Police officers in Southwark have begun wearing body-worn video cameras.
The body-cams were rolled out on Tuesday, and have been given to 700 of the borough’s front line officers and community support officers.
The purpose of the cameras, which are switched on manually by the officer wearing them, is to provide footage of incidents that require further investigation.
A statement from the Met Police explained that members of the public are told as soon “as practical” that they are being recorded. Whilst recording, the cameras are said to be highly visible, with a flashing red circle in the centre of the camera and a frequent beeping noise when activated.
Footage is automatically uploaded to secure servers once the device has been switched on. Recordings are automatically deleted within 31 days, unless marked as police evidence and retained.
Requests by members of the public to view footage can be made in writing, but must be received within 31 days of an incident taking place.
Detective chief superintendent Simon Messinger, borough commander of Southwark, said: “Body Worn Video is a fantastic addition to the equipment we provide to our front line officers.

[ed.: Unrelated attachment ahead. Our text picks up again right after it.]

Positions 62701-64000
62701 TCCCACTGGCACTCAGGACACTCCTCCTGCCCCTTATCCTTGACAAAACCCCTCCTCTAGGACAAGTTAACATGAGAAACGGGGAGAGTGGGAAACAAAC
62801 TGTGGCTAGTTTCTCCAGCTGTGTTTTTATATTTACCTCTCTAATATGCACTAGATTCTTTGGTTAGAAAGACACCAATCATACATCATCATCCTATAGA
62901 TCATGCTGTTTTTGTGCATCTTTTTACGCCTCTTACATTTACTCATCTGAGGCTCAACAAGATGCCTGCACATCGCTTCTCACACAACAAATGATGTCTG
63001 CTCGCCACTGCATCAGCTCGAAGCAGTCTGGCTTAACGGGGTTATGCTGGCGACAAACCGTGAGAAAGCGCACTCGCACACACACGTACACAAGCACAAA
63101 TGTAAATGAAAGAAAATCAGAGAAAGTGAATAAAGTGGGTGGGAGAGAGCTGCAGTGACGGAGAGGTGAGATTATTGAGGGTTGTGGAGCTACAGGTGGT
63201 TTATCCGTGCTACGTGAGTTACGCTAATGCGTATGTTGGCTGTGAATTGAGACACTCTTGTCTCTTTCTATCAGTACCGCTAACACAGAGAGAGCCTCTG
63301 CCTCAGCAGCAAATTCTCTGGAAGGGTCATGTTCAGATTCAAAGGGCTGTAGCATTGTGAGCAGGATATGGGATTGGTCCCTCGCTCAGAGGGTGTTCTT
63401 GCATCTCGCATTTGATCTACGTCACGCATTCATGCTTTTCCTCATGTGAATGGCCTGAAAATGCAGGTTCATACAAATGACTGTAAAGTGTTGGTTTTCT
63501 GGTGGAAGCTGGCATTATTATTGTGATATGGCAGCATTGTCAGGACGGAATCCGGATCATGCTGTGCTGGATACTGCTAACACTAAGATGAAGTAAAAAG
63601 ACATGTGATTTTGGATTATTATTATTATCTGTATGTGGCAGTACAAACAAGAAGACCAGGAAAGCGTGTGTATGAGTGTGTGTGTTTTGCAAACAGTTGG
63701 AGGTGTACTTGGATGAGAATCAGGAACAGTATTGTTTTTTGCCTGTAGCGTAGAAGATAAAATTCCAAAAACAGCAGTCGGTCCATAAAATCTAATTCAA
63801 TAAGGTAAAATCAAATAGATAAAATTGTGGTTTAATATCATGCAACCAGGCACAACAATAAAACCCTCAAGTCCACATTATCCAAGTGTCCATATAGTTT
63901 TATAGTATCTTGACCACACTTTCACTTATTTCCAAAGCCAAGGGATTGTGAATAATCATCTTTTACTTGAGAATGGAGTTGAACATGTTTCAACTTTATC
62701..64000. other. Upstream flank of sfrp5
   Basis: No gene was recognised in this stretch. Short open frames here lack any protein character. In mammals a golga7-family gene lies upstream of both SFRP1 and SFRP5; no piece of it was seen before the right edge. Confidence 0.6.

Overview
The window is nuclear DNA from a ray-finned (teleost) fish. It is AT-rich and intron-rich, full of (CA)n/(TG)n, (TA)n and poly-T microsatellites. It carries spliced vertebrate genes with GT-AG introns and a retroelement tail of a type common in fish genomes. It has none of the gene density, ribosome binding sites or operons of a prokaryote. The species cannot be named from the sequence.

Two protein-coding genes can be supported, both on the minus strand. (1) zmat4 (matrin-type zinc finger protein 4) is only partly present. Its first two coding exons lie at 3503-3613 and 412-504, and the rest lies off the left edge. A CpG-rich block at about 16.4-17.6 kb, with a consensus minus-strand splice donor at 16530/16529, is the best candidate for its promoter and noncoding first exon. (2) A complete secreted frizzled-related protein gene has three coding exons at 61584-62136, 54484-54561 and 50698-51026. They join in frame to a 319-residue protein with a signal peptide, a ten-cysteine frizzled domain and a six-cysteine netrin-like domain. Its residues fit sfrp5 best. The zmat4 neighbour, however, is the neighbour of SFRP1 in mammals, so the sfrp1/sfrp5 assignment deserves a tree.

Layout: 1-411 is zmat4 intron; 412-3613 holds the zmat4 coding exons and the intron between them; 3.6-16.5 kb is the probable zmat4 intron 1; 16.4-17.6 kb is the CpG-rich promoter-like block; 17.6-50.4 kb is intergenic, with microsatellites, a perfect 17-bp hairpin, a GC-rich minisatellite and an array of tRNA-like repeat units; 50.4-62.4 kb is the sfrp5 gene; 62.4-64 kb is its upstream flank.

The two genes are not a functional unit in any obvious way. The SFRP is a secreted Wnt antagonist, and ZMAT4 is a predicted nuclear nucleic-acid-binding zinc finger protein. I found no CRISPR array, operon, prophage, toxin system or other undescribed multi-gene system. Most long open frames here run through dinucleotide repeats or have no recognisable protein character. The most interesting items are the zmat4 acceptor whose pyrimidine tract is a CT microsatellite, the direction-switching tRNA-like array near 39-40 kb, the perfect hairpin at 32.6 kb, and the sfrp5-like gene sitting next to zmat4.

“The audio and visual capability will bring officer’s evidence to life, allowing judges, magistrates and jury members to see and hear what the officer experienced. Such footage will provide much needed context in our presentation of evidence.
“I see the issuing of the cameras as an important mechanism to combat crime and one which will support both officers and the public.”
Over the coming months cameras will be issued to all 32 London boroughs and a number of front line specialist roles, including overt firearms officers. The deployment of all 22,000 cameras for London Met officer is due to be completed by the summer.